Mississippi Laws Relating to Workplace Violence
A summary of Mississippi laws relating to weapons and conduct that impact workplace violence.
In Mississippi it is unlawful to carry a concealed deadly weapon, except within the confines of one's own home or place of business or any real property associated with the home or business and within any motor vehicle.
However, it is not unlawful to carry a firearm or deadly weapon concealed in whole or in part if the possessor is engaged in a legitimate weapon-related sports activity, hunting, fishing, target shooting and other legal sports activities that normally involve the use of a firearm or other weapon, or going to or from a weapon-related sports activity.
An employer may not establish, maintain, or enforce any policy or rule that has the effect of prohibiting a person from transporting or storing a firearm in a locked vehicle in any parking lot, parking garage, or other designated parking area.
However, a private employer may prohibit an employee from transporting or storing a firearm in a vehicle in a parking lot, parking garage, or other parking area the employer provides for employees to which access is restricted or limited through the use of a gate, security station or other means of restricting or limiting general public access onto the property.
These rules do not apply to vehicles owned or leased by an employer and used by the employee in the course of his or her business and do not authorize a person to transport or store a firearm on any premises where the possession of a firearm is prohibited by state or federal law. In addition, an employer is not liable in a civil action for damages resulting from or arising out of an occurrence involving the transportation, storage, possession or use of a firearm covered by this statute.
The killing of a human being by the act, procurement or omission of another is justifiable when committed by any person in resisting any attempt unlawfully to kill the person or to commit any felony upon him or her, or upon or in any occupied vehicle, in any place of business, in any place of employment or in the immediate premises thereof.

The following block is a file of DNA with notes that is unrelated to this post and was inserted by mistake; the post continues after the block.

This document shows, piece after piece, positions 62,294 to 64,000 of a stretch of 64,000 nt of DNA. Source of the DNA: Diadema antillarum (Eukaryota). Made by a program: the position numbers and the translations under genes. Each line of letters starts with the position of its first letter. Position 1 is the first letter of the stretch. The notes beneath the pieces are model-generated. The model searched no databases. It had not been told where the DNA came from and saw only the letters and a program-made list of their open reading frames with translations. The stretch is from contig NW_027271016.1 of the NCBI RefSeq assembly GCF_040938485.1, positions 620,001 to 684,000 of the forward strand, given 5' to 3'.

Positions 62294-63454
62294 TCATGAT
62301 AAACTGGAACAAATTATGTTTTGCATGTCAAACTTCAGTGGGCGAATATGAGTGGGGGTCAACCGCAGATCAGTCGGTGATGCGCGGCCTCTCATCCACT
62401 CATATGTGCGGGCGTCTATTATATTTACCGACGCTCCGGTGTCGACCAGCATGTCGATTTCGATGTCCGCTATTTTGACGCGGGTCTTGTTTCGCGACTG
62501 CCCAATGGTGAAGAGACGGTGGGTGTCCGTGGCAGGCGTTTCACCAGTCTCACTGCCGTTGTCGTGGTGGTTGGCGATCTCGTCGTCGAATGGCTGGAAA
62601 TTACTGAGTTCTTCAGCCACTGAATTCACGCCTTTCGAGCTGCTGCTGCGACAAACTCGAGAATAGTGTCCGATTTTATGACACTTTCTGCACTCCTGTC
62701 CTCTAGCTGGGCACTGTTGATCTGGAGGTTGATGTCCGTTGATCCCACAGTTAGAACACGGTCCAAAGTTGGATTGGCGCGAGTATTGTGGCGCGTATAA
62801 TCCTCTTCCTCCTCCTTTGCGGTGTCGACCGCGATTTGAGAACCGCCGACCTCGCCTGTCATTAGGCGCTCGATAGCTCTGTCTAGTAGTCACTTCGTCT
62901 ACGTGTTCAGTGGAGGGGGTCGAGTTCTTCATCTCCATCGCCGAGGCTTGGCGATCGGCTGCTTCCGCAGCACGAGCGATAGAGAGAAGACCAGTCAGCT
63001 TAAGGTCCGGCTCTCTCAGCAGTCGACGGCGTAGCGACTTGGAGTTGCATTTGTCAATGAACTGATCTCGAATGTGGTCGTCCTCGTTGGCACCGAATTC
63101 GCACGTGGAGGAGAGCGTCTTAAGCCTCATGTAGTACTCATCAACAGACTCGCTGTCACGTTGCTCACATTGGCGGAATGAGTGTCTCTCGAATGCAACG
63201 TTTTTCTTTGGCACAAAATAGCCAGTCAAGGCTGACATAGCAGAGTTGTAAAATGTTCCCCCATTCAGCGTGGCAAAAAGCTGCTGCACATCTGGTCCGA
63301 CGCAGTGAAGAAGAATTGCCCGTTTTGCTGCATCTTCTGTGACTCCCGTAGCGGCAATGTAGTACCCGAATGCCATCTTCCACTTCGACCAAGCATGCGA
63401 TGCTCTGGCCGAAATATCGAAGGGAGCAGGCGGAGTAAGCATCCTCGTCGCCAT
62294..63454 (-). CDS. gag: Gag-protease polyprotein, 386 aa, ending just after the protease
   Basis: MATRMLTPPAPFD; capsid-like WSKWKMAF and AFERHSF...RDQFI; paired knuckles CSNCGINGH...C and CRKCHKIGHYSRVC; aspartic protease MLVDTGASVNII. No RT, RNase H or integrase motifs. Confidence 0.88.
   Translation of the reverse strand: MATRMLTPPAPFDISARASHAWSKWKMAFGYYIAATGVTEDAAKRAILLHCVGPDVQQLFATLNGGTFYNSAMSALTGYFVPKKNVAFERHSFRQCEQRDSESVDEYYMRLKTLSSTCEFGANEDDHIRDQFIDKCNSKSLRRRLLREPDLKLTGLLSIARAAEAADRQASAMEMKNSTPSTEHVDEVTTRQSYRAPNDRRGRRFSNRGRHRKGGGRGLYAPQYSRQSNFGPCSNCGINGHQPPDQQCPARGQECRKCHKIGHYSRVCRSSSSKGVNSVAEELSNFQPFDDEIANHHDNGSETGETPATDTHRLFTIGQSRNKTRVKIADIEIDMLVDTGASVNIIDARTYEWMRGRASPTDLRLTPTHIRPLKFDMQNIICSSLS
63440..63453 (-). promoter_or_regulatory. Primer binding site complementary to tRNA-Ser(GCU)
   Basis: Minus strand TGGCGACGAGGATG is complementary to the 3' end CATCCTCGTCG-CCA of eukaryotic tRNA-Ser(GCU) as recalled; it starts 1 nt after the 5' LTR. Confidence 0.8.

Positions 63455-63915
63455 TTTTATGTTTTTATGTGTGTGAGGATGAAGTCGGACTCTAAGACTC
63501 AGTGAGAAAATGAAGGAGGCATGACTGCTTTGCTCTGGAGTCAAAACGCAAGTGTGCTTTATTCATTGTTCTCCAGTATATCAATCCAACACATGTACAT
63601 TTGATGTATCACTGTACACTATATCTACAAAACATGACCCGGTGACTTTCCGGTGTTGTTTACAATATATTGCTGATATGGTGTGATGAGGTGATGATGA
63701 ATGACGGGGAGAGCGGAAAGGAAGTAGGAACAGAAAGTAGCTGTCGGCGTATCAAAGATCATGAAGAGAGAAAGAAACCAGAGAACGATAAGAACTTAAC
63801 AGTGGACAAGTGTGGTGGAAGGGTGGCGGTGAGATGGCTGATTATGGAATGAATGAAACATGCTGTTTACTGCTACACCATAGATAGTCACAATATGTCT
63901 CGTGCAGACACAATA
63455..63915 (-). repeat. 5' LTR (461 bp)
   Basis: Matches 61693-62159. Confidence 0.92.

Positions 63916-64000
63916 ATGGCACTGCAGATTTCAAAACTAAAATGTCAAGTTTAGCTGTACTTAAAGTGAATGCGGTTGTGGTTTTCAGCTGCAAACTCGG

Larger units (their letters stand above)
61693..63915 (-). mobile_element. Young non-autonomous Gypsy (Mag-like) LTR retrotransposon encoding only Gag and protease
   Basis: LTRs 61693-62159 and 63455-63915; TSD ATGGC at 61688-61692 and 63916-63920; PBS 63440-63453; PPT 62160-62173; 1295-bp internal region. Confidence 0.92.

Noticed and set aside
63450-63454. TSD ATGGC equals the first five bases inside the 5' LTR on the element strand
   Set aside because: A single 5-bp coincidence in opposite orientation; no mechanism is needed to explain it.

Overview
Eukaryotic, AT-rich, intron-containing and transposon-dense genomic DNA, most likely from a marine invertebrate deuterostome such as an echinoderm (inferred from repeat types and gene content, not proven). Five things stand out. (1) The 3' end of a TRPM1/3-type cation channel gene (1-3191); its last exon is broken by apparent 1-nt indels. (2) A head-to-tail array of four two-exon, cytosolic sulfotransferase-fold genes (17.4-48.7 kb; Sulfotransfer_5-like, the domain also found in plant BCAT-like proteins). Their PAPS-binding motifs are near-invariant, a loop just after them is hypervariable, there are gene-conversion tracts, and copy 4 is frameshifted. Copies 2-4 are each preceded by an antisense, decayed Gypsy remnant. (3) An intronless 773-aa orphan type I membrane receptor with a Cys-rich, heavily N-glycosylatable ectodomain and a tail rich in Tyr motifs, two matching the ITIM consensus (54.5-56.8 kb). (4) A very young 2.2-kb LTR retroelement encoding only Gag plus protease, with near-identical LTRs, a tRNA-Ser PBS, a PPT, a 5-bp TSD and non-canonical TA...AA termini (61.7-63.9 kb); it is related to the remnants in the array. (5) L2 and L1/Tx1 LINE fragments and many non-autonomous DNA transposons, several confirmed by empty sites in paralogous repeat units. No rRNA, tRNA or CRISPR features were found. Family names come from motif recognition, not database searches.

A person who is not the initial aggressor and is not engaged in unlawful activity has no duty to retreat before using deadly force as described if the person is in a place where the person has a right to be, and no finder of fact is permitted to consider the person's failure to retreat as evidence that the person's use of force was unnecessary, excessive or unreasonable.
A person who uses defensive force is presumed to have reasonably feared imminent death or great bodily harm, or the commission of a felony upon him or her or another or against a vehicle which he or she was occupying, or against his or her business or place of employment or the immediate premises of the business or place of employment, if the person against whom the defensive force was used, was in the process of unlawfully and forcibly entering, or had unlawfully and forcibly entered, an occupied vehicle, business, place of employment or the immediate premises thereof or if that person had unlawfully removed or was attempting to unlawfully remove another against the other person's will from that occupied vehicle, business, place of employment or the immediate premises thereof and the person who used defensive force knew or had reason to believe that the forcible entry or unlawful and forcible act was occurring or had occurred.
This presumption does not apply if the person against whom defensive force was used has a right to be in or is a lawful owner of the vehicle, business, place of employment or the immediate premises or is the lawful owner of the vehicle, business, place of employment or the immediate premises or if the person who uses defensive force is engaged in unlawful activity or if the person is a law enforcement officer engaged in the performance of his or her official duties.